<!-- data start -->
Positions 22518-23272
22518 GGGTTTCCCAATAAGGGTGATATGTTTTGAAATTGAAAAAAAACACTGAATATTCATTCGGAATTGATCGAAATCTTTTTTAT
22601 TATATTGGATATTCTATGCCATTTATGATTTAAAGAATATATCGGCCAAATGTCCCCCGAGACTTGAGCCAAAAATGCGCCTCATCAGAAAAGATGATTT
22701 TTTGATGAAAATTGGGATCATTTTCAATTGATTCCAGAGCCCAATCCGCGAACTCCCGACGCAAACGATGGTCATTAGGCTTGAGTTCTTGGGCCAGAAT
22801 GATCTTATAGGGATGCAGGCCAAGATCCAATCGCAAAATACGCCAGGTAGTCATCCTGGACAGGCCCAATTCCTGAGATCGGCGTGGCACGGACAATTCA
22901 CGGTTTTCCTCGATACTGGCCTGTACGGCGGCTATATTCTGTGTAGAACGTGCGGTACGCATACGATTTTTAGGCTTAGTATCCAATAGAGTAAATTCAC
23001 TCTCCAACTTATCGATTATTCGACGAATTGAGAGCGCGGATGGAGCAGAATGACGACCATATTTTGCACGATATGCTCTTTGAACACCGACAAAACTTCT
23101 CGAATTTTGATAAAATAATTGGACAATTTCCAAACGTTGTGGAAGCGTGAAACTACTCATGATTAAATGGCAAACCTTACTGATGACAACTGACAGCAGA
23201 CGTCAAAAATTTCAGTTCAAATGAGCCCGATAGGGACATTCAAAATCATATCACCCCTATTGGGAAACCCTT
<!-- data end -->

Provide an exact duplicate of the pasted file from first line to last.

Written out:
Positions 22518-23272
22518 GGGTTTCCCAATAAGGGTGATATGTTTTGAAATTGAAAAAAAACACTGAATATTCATTCGGAATTGATCGAAATCTTTTTTAT
22601 TATATTGGATATTCTATGCCATTTATGATTTAAAGAATATATCGGCCAAATGTCCCCCGAGACTTGAGCCAAAAATGCGCCTCATCAGAAAAGATGATTT
22701 TTTGATGAAAATTGGGATCATTTTCAATTGATTCCAGAGCCCAATCCGCGAACTCCCGACGCAAACGATGGTCATTAGGCTTGAGTTCTTGGGCCAGAAT
22801 GATCTTATAGGGATGCAGGCCAAGATCCAATCGCAAAATACGCCAGGTAGTCATCCTGGACAGGCCCAATTCCTGAGATCGGCGTGGCACGGACAATTCA
22901 CGGTTTTCCTCGATACTGGCCTGTACGGCGGCTATATTCTGTGTAGAACGTGCGGTACGCATACGATTTTTAGGCTTAGTATCCAATAGAGTAAATTCAC
23001 TCTCCAACTTATCGATTATTCGACGAATTGAGAGCGCGGATGGAGCAGAATGACGACCATATTTTGCACGATATGCTCTTTGAACACCGACAAAACTTCT
23101 CGAATTTTGATAAAATAATTGGACAATTTCCAAACGTTGTGGAAGCGTGAAACTACTCATGATTAAATGGCAAACCTTACTGATGACAACTGACAGCAGA
23201 CGTCAAAAATTTCAGTTCAAATGAGCCCGATAGGGACATTCAAAATCATATCACCCCTATTGGGAAACCCTT